Integrative Pet Vet column: Pets and wildfire smoke exposure
Integrative Pet Vet
This summer of heat, drought and wildfires has created numerous challenges for our pets. One obvious concern has been exposure to wildfire smoke. Depending on how close you are to the wildfire and the prevailing air currents, the concentration of smoke and particulates varies. This means that the risk factors for injury from smoke inhalation also vary, which means that there may be periods when avoiding time outdoors is important.
Smoke can cause irritation to the eyes, nasal tissues, throat and lungs. In addition, smoke can contain particulates that, depending on size, can compromise the lungs. The tissues around the eyes and lining the sinus, throat and lungs are known as mucous membranes. Properly functioning mucous membranes play a significant role in maintaining health. They are considered the immune system’s first line of defense by forming a barrier that micro-organisms like bacteria are normally unable to penetrate. In addition to this barrier function, some of the mucous membranes, like the lining of the trachea, have specialized microscopic anatomy. Some cells that line the trachea secrete mucus while other cells have cilia that are small projections that have a sweeping action. Mucus traps the inhaled particles and the cilia sweep the material toward the throat area.
In addition to the effects of the mucus trapping and the action of the cilia, the airway size changes from the throat to the lung air sacs significantly limits particles from reaching the air sacs. Since the trachea connects the throat to the lungs and is the way that air is inhaled and exhaled, these activities for limiting potentially damaging substances from reaching the lung is no surprise.
The function of the lung is to allow oxygen to enter the blood and carbon dioxide to leave. Inhaled oxygen in the lung air sacs has only a thin layer of cells separating it from the red blood cells in the blood stream. Red blood cells carry the oxygen to the body tissues for use and pick the tissue carbon dioxide for removal from the body.
Even though this is a beautifully designed system, it is susceptible to injury from inhaled smoke and particles. Contact with smoke and particles can lead to irritation of the mucous membranes. With enough smoke exposure, which depends on the concentration of the smoke and length of exposure, the irritation can lead to swelling of the mucous membranes. This swelling can lead to breathing difficulty and coughing that can get progressively worse during the first 24 hours after exposure. Bacterial pneumonia can be a delayed consequence. Eye, throat and sinus mucous membranes can also be irritated.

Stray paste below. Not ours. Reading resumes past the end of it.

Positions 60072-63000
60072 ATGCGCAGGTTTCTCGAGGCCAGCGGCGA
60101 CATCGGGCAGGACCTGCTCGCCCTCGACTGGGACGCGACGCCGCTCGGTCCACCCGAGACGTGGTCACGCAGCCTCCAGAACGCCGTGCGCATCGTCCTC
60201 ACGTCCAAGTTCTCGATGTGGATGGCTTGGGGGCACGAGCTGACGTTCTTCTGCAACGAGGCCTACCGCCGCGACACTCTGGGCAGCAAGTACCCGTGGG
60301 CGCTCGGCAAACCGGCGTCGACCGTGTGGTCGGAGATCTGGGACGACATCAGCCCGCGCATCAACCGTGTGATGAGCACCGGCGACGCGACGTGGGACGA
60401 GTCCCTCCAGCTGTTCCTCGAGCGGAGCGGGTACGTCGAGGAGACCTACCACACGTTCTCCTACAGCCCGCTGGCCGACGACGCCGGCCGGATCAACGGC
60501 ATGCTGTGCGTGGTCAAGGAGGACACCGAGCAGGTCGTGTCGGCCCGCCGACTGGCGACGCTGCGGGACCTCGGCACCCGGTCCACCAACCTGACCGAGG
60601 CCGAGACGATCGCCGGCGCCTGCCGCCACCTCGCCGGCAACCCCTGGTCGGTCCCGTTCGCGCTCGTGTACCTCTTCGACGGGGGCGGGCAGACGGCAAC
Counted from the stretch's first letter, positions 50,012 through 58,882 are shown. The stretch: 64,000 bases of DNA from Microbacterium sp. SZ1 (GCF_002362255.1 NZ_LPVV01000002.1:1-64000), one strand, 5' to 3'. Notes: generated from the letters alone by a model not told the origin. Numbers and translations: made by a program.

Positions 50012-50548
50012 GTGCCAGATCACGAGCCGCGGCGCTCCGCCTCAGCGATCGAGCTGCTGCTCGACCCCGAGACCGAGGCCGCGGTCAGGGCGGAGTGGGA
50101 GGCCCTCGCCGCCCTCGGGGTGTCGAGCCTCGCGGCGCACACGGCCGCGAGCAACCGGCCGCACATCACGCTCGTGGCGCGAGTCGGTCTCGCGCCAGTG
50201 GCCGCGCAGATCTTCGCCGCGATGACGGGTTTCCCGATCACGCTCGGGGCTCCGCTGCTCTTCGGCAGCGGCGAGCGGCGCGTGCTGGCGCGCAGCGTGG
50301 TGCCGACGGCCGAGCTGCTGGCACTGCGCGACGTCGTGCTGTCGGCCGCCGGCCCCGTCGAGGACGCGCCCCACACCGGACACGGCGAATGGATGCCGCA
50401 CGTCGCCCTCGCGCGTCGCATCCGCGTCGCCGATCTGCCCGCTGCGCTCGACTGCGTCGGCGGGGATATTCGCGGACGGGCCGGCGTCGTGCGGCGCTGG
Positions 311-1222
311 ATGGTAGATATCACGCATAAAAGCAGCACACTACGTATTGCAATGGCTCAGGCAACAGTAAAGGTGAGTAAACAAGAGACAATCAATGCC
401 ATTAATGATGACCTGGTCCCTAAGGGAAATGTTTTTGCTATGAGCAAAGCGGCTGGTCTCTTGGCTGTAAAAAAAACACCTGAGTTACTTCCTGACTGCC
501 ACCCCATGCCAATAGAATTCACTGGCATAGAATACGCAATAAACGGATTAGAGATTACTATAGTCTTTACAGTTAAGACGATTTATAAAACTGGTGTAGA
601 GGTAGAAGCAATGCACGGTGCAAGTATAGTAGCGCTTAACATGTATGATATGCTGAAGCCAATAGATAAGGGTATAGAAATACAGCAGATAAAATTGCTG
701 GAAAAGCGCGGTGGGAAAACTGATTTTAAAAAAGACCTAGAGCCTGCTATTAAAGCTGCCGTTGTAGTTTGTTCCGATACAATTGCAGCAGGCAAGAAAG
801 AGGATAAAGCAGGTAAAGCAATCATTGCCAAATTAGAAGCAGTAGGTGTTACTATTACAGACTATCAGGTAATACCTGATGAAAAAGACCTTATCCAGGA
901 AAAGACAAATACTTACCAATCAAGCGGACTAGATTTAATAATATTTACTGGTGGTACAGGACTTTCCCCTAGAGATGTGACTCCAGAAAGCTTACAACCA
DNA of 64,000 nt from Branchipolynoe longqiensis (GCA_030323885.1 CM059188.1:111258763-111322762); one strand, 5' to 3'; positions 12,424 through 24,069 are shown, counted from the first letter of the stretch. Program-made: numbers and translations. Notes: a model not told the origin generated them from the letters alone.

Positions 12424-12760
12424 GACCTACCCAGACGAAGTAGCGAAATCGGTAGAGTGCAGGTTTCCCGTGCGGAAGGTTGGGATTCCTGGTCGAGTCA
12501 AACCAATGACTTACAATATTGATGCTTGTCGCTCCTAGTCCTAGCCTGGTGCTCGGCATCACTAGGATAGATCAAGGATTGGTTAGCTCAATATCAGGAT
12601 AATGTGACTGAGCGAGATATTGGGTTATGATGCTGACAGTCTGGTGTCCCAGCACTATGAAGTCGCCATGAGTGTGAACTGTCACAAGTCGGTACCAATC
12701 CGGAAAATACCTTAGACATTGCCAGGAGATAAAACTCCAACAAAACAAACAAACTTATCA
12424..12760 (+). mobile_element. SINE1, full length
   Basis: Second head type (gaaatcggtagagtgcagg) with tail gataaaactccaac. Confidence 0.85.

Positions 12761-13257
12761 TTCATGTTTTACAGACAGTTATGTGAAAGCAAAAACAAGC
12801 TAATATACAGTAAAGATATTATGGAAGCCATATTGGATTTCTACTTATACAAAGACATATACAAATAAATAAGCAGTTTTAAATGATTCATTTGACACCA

Keep in mind that for the average pet in the valley that is not directly in the wildfire areas, the smoke exposure is going to be less damaging. It may only create mild irritation and annoyance. Just like in humans, the most susceptible to the injuring effects of smoke inhalation are the geriatric, puppies and kittens, and those with existing lung problems.
When the smoke builds up, avoid outdoor activities so that exposure can be limited. Be conservative with opening windows or running air conditioners, which can result in more smoke exposure in the indoor spaces. Watch for signs that your pet is experiencing problems from smoke inhalation. These signs include coughing or gagging, difficulty breathing, eye irritation, nasal discharge, weakness, disorientation and loss of appetite. The severity of the signs will determine if your pet requires immediate veterinary care that might include oxygen therapy and other emergency measures. Keep in mind that some of these signs can indicate a heart problem that is separate from a smoke related respiratory issue.
For those pets that may be experiencing low levels of ongoing stress to the respiratory system, the lungs and mucous membranes can be supported with nutrients like vitamin A and vitamin C. Herbs like mullein and licorice have traditional use for respiratory problems because they both have anti-inflammatory properties that can reduce the reaction to the irritating properties of the smoke. Mullein also has expectorant properties.
If you have concerns or questions about your pet contact your veterinarian.
Ron Carsten, DVM, PhD, CVA, CCRT was one of the first veterinarians in Colorado to use the integrative approach, has lectured widely to veterinarians, and has been a pioneer in the therapeutic use of food concentrates to manage clinical problems. He is also the founder of Colorado Animal Rescue (CARE). In addition to his Doctor of Veterinary Medicine, he holds a PhD in Cell and Molecular Biology and is a Certified Veterinary Acupuncturist and Certified Canine Rehabilitation Therapist. He practices integrative veterinary medicine in Glenwood Springs.